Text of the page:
DOJ Antitrust Chief Puts End to Laissez-Faire Merger Policy

If U.S. Department of Justice (DOJ) Assistant Attorney General Jonathan Kanter gets his way, mergers would be examined with more scrutiny, decades of lenient antitrust enforcement would end, and competition would bloom.

In an interview with Bloomberg, the 48-year-old Antitrust Division chief, said change is coming from the nation’s top law enforcement agency.

“We’re not just bringing a few big cases, we’re changing the way it’s done,” Kanter told the news outlet.

It’s time, he said, to turn the page on a failed experiment, referencing years of laissez-faire merger policy.

Kanter said he is implementing a major part of President Joe Biden’s economic agenda to increase competition after decades of consolidation, the report stated. Biden hired Kanter last year.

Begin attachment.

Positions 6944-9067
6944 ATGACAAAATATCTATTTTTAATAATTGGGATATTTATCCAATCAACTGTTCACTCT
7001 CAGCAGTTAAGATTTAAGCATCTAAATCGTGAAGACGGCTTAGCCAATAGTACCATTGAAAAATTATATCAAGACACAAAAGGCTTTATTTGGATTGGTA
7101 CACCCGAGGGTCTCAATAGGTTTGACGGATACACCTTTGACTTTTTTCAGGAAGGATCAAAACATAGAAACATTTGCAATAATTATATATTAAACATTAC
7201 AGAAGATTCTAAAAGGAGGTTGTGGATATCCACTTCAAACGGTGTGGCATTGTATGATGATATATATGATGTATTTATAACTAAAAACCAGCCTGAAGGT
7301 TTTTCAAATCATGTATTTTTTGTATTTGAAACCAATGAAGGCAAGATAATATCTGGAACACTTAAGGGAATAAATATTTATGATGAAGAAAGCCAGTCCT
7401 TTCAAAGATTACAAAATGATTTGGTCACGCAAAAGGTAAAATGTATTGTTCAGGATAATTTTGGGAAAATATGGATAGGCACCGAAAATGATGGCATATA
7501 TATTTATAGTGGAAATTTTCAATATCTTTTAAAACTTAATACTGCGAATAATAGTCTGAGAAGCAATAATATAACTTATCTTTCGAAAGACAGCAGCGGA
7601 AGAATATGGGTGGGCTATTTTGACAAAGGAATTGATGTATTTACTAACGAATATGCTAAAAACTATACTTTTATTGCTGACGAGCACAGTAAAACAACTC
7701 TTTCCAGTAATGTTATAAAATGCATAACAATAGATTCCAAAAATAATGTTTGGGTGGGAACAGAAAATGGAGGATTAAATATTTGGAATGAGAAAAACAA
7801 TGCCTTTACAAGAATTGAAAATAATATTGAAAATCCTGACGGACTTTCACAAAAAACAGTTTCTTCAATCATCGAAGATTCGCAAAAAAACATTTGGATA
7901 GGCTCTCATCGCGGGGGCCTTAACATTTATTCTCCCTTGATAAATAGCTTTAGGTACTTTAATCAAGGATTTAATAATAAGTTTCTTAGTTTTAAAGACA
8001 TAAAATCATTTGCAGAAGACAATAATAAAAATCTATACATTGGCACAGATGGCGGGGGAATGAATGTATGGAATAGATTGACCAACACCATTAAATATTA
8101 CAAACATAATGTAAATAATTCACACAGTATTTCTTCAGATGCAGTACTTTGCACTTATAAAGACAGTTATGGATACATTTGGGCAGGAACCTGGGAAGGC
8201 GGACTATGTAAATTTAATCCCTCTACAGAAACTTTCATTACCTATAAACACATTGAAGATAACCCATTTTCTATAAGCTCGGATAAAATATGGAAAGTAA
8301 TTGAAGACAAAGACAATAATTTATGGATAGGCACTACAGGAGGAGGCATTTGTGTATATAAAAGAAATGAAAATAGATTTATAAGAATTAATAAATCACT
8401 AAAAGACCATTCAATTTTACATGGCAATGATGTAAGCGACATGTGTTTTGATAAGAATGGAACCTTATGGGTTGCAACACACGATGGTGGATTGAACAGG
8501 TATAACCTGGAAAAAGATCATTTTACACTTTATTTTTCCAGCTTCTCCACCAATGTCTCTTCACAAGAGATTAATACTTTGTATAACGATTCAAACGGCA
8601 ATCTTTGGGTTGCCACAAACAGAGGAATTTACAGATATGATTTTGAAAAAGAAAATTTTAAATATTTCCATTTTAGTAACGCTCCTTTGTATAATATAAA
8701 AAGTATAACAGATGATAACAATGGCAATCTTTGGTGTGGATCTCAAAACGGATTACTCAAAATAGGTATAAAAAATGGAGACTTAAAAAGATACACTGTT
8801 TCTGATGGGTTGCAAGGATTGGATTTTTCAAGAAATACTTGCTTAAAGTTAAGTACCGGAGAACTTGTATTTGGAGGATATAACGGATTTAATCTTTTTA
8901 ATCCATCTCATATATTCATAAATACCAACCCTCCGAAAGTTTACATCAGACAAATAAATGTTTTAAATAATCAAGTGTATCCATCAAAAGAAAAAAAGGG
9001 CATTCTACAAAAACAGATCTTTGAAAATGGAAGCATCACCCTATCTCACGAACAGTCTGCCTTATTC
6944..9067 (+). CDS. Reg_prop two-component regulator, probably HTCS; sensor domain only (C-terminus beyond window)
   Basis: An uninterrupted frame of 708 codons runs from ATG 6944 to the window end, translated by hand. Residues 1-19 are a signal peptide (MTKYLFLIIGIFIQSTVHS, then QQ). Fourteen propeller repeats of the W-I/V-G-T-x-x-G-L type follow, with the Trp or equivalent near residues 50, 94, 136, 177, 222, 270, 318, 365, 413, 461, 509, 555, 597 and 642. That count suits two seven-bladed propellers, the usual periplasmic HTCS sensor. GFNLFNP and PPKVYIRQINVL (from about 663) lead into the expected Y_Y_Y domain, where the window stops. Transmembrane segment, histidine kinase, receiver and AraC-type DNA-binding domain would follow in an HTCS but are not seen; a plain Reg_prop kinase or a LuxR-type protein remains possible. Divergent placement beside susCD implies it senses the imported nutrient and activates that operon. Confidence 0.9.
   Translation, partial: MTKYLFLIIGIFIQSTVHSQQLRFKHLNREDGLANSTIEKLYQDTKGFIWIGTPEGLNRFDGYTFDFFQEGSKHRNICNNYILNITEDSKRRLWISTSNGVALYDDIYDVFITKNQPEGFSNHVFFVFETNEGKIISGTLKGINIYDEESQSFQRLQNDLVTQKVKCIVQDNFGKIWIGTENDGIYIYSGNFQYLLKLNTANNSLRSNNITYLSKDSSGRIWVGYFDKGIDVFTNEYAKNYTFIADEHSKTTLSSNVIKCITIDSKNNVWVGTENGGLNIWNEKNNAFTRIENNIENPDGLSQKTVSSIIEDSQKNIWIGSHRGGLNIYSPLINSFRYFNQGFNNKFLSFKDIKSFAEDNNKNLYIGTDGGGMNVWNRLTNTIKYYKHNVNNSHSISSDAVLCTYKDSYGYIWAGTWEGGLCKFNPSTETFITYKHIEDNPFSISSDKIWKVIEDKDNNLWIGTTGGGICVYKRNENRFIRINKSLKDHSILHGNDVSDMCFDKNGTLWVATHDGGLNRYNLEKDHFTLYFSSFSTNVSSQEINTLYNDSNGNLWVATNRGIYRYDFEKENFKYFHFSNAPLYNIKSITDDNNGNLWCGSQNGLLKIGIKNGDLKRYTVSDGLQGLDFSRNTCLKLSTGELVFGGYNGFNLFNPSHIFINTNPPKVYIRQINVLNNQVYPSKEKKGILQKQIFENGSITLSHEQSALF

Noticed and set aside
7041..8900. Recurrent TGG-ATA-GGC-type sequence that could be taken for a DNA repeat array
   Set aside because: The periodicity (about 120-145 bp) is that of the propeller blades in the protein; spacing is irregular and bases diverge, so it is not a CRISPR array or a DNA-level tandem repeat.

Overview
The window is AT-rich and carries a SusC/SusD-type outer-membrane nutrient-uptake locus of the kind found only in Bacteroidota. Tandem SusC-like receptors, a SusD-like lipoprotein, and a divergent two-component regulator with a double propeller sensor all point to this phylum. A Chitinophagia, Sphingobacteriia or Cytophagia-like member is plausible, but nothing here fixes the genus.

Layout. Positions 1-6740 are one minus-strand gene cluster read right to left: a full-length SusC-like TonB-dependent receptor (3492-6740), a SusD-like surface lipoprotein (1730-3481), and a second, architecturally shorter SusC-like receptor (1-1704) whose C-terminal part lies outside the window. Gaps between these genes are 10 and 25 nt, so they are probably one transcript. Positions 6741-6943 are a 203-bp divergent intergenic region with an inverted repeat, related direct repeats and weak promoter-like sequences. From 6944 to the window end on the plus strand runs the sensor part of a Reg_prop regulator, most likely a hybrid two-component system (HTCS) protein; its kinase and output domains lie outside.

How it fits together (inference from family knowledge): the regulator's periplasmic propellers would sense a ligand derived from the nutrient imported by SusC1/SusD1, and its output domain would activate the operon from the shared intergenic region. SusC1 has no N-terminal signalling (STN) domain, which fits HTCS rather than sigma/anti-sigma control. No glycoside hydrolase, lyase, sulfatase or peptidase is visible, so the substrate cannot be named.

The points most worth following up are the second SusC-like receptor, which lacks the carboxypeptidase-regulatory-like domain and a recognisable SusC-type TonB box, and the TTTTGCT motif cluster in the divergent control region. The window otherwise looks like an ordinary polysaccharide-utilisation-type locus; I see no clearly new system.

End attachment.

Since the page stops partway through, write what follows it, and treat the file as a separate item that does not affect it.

But it won’t be easy. Alphabet, Google’s parent company, has the deep pockets needed to fight a lengthy war against the antitrust watchdog.

In the fiscal year that ended in September, Kanter and the Federal Trade Commission (FTC), also responsible to enforcing competition laws, reviewed a record 3,500 transactions.

Kanter has made it a priority to prevent tech companies from acquiring new technologies that threaten their dominance. Kanter told the news organization that he will sue to block more mergers rather than accept settlements that allow deals to proceed.

This week, PYMNTS reported that the DOJ has endorsed the proposed American Innovation and Choice Online Act. The measure would prohibit digital platforms like Amazon and Google from giving preference to their own products and services over their competitors. This marks the Biden administration’s first support for the antitrust proposal.

Read more: DOJ Backs US Antitrust Bill That Adds Illegal Conducts but Not Enforcement Powers

The proposal would supplement existing antitrust statutes by specifying what sorts of conduct Congress considers as anticompetitive and illegal, adding that doing so would increase the DOJ’s and the FTC’s authority to challenge that conduct.